Herero women, who used skins for headgear in the 1800s but switched to fabric in the early 2000s, are an example of trend shift. 



Muslim women in Africa use a variety of hair-covering techniques. 


Some people cut and stitch cloth to make a head covering, while others suspend fabric to make a veil that only shows their eyes. 

Others drape cloth over their heads and tuck it under their chins with ties or pins. 

Some veils, such as the burqa, were originally exclusively worn by Arab women in Africa, but have now spread to other Muslim communities. 

Earrings, hair ornaments, and headbands for men and women are made of the same beads, metals, precious and semiprecious jewels, ivory, stones, fibers, and many natural materials as earrings, hair decorations, and headbands. 

Imported objects, such as buttons, may also be used for decorating. 




Footwear.


Footwear is often sought to complement a person's outfit. 


During colonial times, some Europeans forbade their subordinates from wearing shoes in their homes or at work in colonial offices. 

Leather sandals, boots, and shoes are used in a variety of styles, which may be handcrafted or professionally produced locally or overseas. 

For individuals who wish to protect their feet in a minimum manner and at a low expense, inexpensive rubber and plastic thongs are readily available. 



Men and ladies of high status, on the other hand, wear unique and costly footwear embellished with beads, rare feathers, precious metals, or intricate leather patterns. 


Hausa emirs in northern Nigeria, for example, wear ostrich feathers on the insteps of their footwear to match their regal robe and cloak, while their cavalry wear leather boots. 

In the south of Nigeria, kings wear different shoes. 

The oba of Benin wears coral-beaded slippers as part of his ceremonial attire, while the Alake of Abeokuta's royal outfit includes multicolored slippers with small imported glass beads.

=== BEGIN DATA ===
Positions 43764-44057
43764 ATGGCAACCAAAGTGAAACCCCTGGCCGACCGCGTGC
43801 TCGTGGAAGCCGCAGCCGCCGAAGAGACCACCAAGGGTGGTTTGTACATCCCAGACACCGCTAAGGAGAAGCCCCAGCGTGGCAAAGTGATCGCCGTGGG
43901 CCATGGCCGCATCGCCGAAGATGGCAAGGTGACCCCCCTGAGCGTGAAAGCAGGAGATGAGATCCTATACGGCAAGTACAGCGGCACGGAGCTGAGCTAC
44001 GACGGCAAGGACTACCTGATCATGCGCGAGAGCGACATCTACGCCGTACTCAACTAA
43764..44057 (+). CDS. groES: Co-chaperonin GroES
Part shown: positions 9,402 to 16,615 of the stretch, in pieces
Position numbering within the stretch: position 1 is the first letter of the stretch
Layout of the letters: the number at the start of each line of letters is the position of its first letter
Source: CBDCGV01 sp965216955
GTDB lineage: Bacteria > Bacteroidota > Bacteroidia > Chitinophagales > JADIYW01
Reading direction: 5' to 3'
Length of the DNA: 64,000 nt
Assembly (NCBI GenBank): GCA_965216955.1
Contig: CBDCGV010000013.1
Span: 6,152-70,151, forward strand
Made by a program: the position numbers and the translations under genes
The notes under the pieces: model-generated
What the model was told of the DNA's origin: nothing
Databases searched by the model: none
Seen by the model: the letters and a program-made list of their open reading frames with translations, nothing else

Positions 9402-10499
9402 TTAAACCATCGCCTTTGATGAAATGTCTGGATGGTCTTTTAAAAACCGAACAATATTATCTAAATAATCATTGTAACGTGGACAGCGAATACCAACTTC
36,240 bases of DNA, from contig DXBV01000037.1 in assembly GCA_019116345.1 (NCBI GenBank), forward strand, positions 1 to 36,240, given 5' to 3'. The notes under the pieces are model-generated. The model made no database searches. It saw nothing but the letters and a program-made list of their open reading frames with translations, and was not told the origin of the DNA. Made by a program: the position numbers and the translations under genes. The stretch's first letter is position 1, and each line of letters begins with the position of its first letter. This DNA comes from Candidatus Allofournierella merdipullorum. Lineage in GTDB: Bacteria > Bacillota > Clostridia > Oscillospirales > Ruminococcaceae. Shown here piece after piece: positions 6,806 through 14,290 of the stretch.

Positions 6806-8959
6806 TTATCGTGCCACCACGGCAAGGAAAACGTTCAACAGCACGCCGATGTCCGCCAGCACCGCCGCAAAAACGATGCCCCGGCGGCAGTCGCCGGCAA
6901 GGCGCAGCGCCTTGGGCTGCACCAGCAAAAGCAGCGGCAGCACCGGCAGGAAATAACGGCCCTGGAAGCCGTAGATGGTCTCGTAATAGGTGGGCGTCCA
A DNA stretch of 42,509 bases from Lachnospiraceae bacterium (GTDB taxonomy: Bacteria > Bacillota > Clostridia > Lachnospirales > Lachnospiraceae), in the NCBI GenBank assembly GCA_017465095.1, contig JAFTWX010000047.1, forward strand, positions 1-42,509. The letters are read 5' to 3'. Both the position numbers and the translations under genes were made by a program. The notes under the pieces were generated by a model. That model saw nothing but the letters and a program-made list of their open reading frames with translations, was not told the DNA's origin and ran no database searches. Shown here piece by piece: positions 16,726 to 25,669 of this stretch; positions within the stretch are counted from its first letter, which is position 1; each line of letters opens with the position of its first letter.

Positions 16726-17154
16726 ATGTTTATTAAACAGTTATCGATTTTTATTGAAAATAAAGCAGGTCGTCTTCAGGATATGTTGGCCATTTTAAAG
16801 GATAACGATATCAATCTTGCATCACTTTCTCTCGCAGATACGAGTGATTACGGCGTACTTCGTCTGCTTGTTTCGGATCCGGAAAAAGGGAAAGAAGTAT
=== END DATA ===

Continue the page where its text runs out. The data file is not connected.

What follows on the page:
African clothing may be basic or sophisticated, and can consist of a single piece or an outfit. 



The complete outfit of an ornate gown or robe worn with a head covering, jewelry, and accessories contrasts with single pieces such as a hat, necklace, or waist beads. 


A simple ensemble consists of a wrapper, body paint, and an uncomplicated hairdo, whereas a complex ensemble consists of several richly decorated garments, an intricate coiffure, opulent jewelry, and other items. 

Clusters of beads or layers of cloth or jewelry can give single items or entire ensembles an additive, cumulative character. 

Such clusters and layers are necessary components of dress that provide ambient noise with the rustle of fibers or fabrics and the jingle of jewelry as an individual's body moves. 



Slenderness is becoming more popular as young people travel to the West or watch Western media. 


A bulky body often indicates power and the importance of an individual's position, but slenderness is becoming more popular as young people travel to the West or watch Western media. 

Layering garments and jewelry, as well as using heavy fabric, can create an impression of bulk. 

The elaborate robes of a ruler, such as those worn by the Asantehene of the Asante people in Ghana, are an example. 

He accessorizes his robes with a plethora of gold jewelry and presents himself in an outfit that his subjects would expect. 

A successful and powerful market woman's customers also expect her to wear an imposing wrapper set, blouse, and head wrap. 



In many cases, middle-class and wealthy African men and women have a diverse wardrobe of clothing to choose from, including both Western and indigenous items. 


When traveling, studying abroad, or living or visiting in African cosmopolitan cities, such a wardrobe allows them to dress in current European and American fashions as well as attend ethnic funerals or ceremonial events in their hometown. 

The fact that covering and adorning the body is used to provide both aesthetic and social information about an individual or a group is reflected in the wide range of color and style in African dress, headdress, and footwear. 



Individuals can masterfully manipulate color, texture, shape, and proportion in terms of aesthetics. 


Dress can indicate membership in an ethnic, occupational, or religious group, or it can express a person's personal aesthetic interests. 

Similarly, an individual's clothing conveys social information because different groups have different expectations for appropriate attire based on age, occupation, and group affiliation. 

Understanding the clothing of the people who live on the vast African continent requires an understanding of the many complex factors that influence an African's decision on what to wear at any given time. 

To fully appreciate or accurately depict the clothing of an individual African or a specific African group, one must consult available social and historical records, as well as contemporary scholarly information, African newspapers, magazines, television, and other media sources.


~ Jai Krishna Ponnappan

Find Jai on Twitter | LinkedIn | Instagram